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Being Perfect

06 Aug

a play for radio

(RTÉ, 2004)

(extract)
DUMPHY: Anyway…
LUKE: What do you mean – anyway?
DUMPHY: Aren’t you after being in an accident? And aren’t you both alive?
a beat; Luke’s former exhilaration has a reprise –
LUKE: Fran, what are you looking at me like that for? Lookit – I’m not perfect…
FRANCES: You used to be.

 
 

The Duke

06 Aug

a play for radio

(RTÉ, 2004)

(extract)

The ticking of a mantelpiece clock

DUKE: Yes, it’s curious, isn’t it?
BILLY: What?
DUKE: It’s got nothing to do with closing your eyes.
BILLY: No?
DUKE: Nothing to do with the blackness of sleep. BILLY: I suppose not…

The rustle of a newspaper

DUKE: I seem to be going further each night.
BILLY: Really? Further? How do you mean – further?
DUKE: Further. Into wherever the hell it is I go.
BILLY: When you’re asleep?
DUKE: When I’m asleep.
BILLY: You haven’t been sleeping properly, then?
DUKE: Oh, I’ve been sleeping. It’s just I’ve been going places.

 
 

Lennon’s Guitar

06 Aug

a play for radio

(RTÉ, 2005)

(extract)

The sound of a guitar being tuned
The guitar is now tuned. Several false starts, then a piece of MUSIC is played on the guitar. The music develops a WAVERING ECHO. The echo is taken up in the opening exchange, accentuating the air of unreality –
JEMMIE: This meeting isn’t real, is it, Hector?
HECTOR: No, it isn’t. But since when has that stopped you, Jemmie?
JEMMIE: Exactly. Now, Hector, I’d like to say I’m very disappointed. Know what I mean?
HECTOR: I do, Jemmie. I know what you mean.
JEMMIE: I thought you were a man of vision.
HECTOR: So did I, Jemmie.
JEMMIE: I have the next Beatles here. Agreed?
HECTOR: Agreed. But these are outrageous terms you’re asking.
JEMMIE: I was going to hum you a Beatles song, but now I’m annoyed.
HECTOR: All right. You win. Let’s all make a lot of money.
JEMMIE: Good man, Hector. Except…now the terms have changed. I want more.

Guitar music stops abruptly. Reality bites – the sound character is now entirely realistic – a car coming down multi-storey car park, screeches to a halt.
JEMMIE: Lovely car you drive, Mr Longhorne, sir…Hector…
HECTOR: The answer is no. Out of my way or I’ll run you over.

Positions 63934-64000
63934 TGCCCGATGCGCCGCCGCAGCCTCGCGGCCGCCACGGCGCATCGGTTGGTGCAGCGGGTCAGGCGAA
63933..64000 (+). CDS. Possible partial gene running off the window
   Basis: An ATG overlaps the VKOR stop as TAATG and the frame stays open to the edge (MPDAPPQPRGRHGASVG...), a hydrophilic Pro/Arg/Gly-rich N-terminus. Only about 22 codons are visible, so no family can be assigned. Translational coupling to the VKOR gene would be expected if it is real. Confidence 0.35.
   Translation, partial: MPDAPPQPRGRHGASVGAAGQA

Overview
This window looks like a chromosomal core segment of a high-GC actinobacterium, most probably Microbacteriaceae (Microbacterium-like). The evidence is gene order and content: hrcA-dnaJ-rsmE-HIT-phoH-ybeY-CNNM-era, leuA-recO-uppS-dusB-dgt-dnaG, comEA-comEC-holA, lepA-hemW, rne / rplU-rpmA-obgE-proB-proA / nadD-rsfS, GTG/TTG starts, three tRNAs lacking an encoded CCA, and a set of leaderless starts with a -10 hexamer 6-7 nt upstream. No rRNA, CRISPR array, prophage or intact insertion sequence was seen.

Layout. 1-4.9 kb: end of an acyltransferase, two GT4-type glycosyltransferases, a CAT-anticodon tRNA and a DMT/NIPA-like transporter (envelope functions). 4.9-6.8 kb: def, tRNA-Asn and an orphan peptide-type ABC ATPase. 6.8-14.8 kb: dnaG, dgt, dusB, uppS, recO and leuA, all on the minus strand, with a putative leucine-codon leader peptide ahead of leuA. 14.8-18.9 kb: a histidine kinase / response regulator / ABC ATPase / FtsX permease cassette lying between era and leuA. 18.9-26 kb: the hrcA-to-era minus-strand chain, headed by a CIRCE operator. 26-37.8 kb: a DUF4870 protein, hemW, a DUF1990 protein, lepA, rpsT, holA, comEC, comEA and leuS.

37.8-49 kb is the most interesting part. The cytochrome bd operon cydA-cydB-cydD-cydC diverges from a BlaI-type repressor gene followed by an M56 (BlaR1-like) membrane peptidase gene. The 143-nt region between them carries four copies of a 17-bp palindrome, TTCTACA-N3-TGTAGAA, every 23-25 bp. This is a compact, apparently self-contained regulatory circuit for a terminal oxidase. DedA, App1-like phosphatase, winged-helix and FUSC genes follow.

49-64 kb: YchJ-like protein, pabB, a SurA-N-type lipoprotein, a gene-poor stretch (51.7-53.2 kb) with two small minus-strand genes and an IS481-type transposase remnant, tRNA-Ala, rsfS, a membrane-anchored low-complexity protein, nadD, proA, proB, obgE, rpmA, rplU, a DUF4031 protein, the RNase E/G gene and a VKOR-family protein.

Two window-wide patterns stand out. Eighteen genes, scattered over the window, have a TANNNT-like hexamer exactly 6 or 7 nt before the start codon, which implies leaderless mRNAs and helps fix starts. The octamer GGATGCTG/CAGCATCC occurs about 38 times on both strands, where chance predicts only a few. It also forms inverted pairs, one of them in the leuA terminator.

JEMMIE: I’m not moving until we have a talk.

Engine revs. The sound of Jemmie leaping onto the bonnet.

 
 

The Fishmonger

06 Aug

(RTÉ, 2006);
(extract)

BRIDIE:

The run-up to our anniversary has been like the run-up to Christmas. It has involved no running. Only a few heavy sighs – and they might have nothing to do with any anniversary. Never mind. We remain as we are. Today’s the day. I was up early. Couldn’t sleep.

It’s a lovely day for an anniversary. People in hot climates don’t know what this kind of a sunny day is like. Sun beating down on our street.

He’ll be at the door of the shop, sweating on his chair. Breathing through his gills. Pouting like a big mullet. He should drink more water. I’m drinking more water. ‘It’s good for the kiddlies,’ I tell him and he laughs. ‘Diddle I already know that,’ says he.

I’ll be in the cool of our dry aquarium. Behind the ranks. I might have a little sing. Just to mark the occasion. I Dreamt that I Dwelt in Marble Halls.

I have something for him. Something small. I’m putting it on the mantelpiece. He won’t see it, of course. I’ll have to point it out to him this evening.

It’s a gold tie-pin, and cuff-links with his initials engraved.
’Maybe he hasn’t forgotten. Maybe he has something for me that would fit in his pocket.

 
 

Some Lizards

06 Aug

(RTE, 2009)

(extract)

GRAHAM: ‘It won’t be long,’ she tells me. ‘You’re falling to pieces.’

JACK: Who tells you?

GRAHAM: Irene, of course. The person formally known as my wife.

JACK: Graham, you did the right thing getting out of the house and calling to see me.

GRAHAM: ‘It’s come to this?’ I say to her.

JACK: It’s more than a scrap, right? You’d better give me some background.

GRAHAM: There was something not right about her breathing when she said it. She was wheezy. Like we were after a few ruts. I knew there was something more than the usual when I heard the wheeze.

JACK: Wait a minute – formally known as your wife? Are you telling me she’s walked?

GRAHAM: It won’t be long now. You’re falling to pieces. That’s a terrible thing to say to a person.

JACK: And you said?

GRAHAM: And I said…

JACK: You said what?

GRAHAM: I said…nothing.

JACK: Oh – very good. That’ll fix it. Sit down, you fool. So then what?

GRAHAM: Then, she gets out of bed.

JACK: Then?

GRAHAM: She leaves the flat.

JACK: Then?

GRAHAM: I play a tune on my guitar.

JACK: You played a tune on your guitar.

GRAHAM: Then I take my ankles in my mouth.

 
 

Love and Animals

06 Aug

 
(BBC World Service,RTE,CBC,ABC,RNZ, 2010)

Recorded Introduction

This play is about a man who has come to believe that sustaining love is entirely based on his ability to provide cash. He is a capable and, at times, ruthless individual, but he is not without humanity. And now, he’s in trouble. In this story money and personal identity are intricately linked.

Some time ago, I read an article about a strange condition known as Capgras Syndrome. The sufferer believes loved-ones are interlopers. Imposters, out for some indeterminable gain. This struck me as a clear prism through which I might view one man’s trials, and see the new person coming through.

The play isn’t about the condition, rather, about somebody having to deal with it.

Something else that provided a useful perspective was my being randomly asked to take part in a police line-up – to be one of the known innocent parties, I hasten to add.

Again, the question of identity… the live, unfixed aspect of it.

Picture our man standing with an iron bar in his hand, trying to explain human nature and fiscal rectitude to a stray dog that won’t be chased away. A man trying to retrieve the moment when, as he puts it, he brushed his head on the underside of heaven.